Most of the time, operators and functions automatically convert a value to the right type. That’s called “type conversion”.
alert automatically converts any value to a string to show it. Mathematical operations convert values to numbers.
There are also cases when we need to explicitly convert a value to put things right.
In this chapter we don’t cover objects yet. Here we study primitives first. Later, after we learn objects, we’ll see how object conversion works in the chapter Object to primitive conversion.
String conversion happens when we need the string form of a value.
alert(value) does it to show the value.
We can also use a call
String(value) function for that:
let value = true; alert(typeof value); // boolean value = String(value); // now value is a string "true" alert(typeof value); // string
String conversion is mostly obvious. A
Numeric conversion happens in mathematical functions and expressions automatically.
For example, when division
/ is applied to non-numbers:
alert( "6" / "2" ); // 3, strings are converted to numbers
We can use a
Number(value) function to explicitly convert a
let str = "123"; alert(typeof str); // string let num = Number(str); // becomes a number 123 alert(typeof num); // number
Explicit conversion is usually required when we read a value from a string-based source like a text form, but we expect a number to be entered.
If the string is not a valid number, the result of such conversion is
NaN, for instance:
let age = Number("an arbitrary string instead of a number"); alert(age); // NaN, conversion failed
Numeric conversion rules:
||Whitespaces from the start and the end are removed. Then, if the remaining string is empty, the result is
alert( Number(" 123 ") ); // 123 alert( Number("123z") ); // NaN (error reading a number at "z") alert( Number(true) ); // 1 alert( Number(false) ); // 0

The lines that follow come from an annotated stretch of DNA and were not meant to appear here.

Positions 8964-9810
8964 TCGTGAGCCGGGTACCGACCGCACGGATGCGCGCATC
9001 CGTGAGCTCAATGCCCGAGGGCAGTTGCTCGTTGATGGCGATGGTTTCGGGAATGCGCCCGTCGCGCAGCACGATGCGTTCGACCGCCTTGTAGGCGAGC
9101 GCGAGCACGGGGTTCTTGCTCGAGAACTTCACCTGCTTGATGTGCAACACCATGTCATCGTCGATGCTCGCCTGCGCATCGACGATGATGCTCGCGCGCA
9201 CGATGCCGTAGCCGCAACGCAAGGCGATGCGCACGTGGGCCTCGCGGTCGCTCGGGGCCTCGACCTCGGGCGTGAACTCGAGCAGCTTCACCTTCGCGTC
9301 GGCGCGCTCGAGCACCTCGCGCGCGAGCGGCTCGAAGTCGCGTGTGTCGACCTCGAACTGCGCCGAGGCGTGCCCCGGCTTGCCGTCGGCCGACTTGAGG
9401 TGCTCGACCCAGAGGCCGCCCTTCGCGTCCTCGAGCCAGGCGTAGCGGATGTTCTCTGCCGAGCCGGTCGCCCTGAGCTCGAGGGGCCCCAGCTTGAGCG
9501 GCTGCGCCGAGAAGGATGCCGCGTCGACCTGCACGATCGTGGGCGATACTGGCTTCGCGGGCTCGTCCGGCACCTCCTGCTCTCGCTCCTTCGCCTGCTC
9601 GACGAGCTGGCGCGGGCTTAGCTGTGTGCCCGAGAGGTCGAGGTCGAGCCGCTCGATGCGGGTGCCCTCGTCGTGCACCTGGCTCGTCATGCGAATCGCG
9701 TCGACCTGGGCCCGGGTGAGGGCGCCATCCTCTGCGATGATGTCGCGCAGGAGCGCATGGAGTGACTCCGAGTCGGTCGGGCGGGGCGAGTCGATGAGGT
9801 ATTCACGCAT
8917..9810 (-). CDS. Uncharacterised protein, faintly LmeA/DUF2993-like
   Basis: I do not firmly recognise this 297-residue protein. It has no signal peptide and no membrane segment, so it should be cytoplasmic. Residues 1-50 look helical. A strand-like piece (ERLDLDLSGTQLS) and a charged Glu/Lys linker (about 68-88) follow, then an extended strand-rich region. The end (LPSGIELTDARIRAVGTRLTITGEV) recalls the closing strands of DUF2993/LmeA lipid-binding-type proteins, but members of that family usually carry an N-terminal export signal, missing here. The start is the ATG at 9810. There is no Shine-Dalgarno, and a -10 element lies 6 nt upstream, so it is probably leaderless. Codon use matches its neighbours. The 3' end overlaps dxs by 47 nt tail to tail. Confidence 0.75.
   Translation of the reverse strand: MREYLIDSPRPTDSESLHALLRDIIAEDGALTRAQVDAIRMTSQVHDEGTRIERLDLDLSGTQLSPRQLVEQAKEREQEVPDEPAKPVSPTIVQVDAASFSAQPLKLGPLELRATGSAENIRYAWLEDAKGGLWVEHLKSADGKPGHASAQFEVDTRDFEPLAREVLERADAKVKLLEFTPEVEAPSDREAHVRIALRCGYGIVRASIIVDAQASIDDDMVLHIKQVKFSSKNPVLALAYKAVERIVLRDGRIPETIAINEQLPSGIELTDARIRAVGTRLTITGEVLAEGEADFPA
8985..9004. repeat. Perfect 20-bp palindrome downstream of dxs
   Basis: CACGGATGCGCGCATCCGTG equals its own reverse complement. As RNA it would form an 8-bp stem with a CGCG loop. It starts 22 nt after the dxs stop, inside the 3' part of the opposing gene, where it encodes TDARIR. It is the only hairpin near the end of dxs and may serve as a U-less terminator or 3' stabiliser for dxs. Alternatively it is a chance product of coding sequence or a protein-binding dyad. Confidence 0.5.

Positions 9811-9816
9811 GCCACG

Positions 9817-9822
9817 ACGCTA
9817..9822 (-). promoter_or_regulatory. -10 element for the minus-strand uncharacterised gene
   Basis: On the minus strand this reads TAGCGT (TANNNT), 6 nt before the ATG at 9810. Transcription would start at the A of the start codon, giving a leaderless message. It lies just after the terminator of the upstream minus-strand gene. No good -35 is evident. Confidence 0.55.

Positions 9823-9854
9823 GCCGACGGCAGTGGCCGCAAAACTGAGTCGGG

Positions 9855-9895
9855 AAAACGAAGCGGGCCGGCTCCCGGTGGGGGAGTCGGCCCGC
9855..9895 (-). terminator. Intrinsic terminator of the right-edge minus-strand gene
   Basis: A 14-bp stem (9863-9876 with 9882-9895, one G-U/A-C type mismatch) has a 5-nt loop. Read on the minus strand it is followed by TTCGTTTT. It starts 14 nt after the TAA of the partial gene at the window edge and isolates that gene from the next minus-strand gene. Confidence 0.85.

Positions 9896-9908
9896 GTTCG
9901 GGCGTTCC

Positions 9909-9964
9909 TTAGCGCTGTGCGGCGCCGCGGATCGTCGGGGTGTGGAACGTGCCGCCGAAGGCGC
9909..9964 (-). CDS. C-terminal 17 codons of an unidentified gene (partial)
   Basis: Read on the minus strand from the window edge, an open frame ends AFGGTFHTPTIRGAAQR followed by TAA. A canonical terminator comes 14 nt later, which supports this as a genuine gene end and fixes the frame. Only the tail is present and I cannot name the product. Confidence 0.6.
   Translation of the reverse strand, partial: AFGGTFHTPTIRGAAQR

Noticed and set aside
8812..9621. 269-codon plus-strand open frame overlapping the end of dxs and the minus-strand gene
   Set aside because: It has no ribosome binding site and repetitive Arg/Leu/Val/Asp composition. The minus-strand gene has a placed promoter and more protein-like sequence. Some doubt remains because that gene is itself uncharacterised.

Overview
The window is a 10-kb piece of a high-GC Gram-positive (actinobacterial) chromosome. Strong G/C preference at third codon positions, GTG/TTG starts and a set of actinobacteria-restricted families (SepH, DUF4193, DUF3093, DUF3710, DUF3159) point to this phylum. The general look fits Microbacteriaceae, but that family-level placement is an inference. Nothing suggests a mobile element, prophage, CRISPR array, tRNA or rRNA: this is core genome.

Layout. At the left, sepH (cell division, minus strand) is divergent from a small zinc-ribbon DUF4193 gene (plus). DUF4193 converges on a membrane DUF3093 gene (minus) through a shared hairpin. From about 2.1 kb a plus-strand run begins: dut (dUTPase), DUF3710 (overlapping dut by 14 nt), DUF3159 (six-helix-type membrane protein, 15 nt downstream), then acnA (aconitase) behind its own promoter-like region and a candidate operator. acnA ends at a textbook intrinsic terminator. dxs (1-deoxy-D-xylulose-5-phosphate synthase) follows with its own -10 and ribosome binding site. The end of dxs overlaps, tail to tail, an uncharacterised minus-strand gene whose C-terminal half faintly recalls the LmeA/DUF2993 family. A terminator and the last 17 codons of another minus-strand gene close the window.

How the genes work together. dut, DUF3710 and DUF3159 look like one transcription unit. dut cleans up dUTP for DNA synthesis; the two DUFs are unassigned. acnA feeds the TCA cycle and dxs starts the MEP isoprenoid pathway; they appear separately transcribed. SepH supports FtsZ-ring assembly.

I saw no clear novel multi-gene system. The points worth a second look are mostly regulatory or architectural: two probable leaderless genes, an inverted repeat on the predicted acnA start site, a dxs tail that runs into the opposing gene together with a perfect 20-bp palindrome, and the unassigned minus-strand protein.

Please note that
undefined behave differently here:
null becomes a zero, while
Almost all mathematical operations convert values to numbers. With a notable exception of the addition
+. If one of the added values is a string then the other one is also converted to a string.
Then it concatenates (joins) them:
alert( 1 + '2' ); // '12' (string to the right) alert( '1' + 2 ); // '12' (string to the left)
That only happens when at least one of the arguments is a string. Otherwise, values are converted to numbers.
Boolean conversion is the simplest one.
It happens in logical operations (later we’ll meet condition tests and other kinds of them), but also can be performed manually with the call of
The conversion rule:
- Values that are intuitively “empty”, like
0, an empty string,
- Other values become
alert( Boolean(1) ); // true alert( Boolean(0) ); // false alert( Boolean("hello") ); // true alert( Boolean("") ); // false
Some languages (namely PHP) treat
alert( Boolean("0") ); // true alert( Boolean(" ") ); // spaces, also true (any non-empty string is true)
The three most widely used type conversions are: to string, to number and to boolean.
ToString – Occurs when we output something, can be performed with
String(value). The conversion to string is usually obvious for primitive values.
ToNumber – Occurs in math operations, can be performed with
The conversion follows the rules:
||The string is read “as is”, whitespaces from both sides are ignored. An empty string becomes
ToBoolean – Occurs in logical operations, or can be performed with
Follows the rules:
|any other value||
Most of these rules are easy to understand and memorize. The notable exceptions where people usually make mistakes are:
NaNas a number, not
"0"and space-only strings like
" "are true as a boolean.